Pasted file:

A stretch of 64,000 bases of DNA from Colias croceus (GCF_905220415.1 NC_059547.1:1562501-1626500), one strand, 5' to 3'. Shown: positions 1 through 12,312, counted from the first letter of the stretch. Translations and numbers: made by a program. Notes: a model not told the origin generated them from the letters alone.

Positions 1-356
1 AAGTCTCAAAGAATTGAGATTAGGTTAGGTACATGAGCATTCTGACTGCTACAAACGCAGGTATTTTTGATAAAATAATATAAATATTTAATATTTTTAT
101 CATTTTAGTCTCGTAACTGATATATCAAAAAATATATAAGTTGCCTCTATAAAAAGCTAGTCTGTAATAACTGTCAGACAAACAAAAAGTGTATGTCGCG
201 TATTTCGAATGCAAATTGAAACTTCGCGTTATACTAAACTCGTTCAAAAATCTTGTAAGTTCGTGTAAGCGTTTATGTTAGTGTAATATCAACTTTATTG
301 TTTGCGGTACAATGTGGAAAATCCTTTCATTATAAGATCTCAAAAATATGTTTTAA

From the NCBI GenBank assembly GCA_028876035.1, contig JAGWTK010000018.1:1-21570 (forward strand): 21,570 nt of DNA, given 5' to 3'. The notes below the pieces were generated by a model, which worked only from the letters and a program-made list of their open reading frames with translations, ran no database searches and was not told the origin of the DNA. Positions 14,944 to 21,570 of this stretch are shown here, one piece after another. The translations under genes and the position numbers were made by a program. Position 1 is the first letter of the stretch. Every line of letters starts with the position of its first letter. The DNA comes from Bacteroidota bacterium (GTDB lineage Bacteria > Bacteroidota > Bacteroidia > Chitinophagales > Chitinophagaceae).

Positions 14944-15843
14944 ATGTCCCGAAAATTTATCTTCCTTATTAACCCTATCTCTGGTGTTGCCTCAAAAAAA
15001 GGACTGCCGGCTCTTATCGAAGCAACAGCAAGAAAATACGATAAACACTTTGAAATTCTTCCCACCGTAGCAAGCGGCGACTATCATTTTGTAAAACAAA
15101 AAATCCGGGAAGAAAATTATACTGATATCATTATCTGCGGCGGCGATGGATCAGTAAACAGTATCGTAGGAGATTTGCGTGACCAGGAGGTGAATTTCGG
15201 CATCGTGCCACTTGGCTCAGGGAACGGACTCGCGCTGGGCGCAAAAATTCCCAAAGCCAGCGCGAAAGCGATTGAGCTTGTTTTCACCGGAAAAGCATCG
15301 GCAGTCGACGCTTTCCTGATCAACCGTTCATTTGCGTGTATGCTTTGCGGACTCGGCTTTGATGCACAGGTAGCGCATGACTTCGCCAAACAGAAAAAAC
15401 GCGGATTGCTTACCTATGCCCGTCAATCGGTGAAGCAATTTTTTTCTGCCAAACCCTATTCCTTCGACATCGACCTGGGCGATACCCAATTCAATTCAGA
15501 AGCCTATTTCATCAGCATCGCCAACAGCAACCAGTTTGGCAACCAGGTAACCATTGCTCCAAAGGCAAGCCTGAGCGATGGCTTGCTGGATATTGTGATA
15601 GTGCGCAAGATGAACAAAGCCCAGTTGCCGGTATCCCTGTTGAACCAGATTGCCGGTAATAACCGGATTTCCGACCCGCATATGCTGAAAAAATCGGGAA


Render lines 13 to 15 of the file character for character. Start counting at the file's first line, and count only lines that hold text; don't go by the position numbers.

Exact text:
15301 GCAGTCGACGCTTTCCTGATCAACCGTTCATTTGCGTGTATGCTTTGCGGACTCGGCTTTGATGCACAGGTAGCGCATGACTTCGCCAAACAGAAAAAAC
15401 GCGGATTGCTTACCTATGCCCGTCAATCGGTGAAGCAATTTTTTTCTGCCAAACCCTATTCCTTCGACATCGACCTGGGCGATACCCAATTCAATTCAGA
15501 AGCCTATTTCATCAGCATCGCCAACAGCAACCAGTTTGGCAACCAGGTAACCATTGCTCCAAAGGCAAGCCTGAGCGATGGCTTGCTGGATATTGTGATA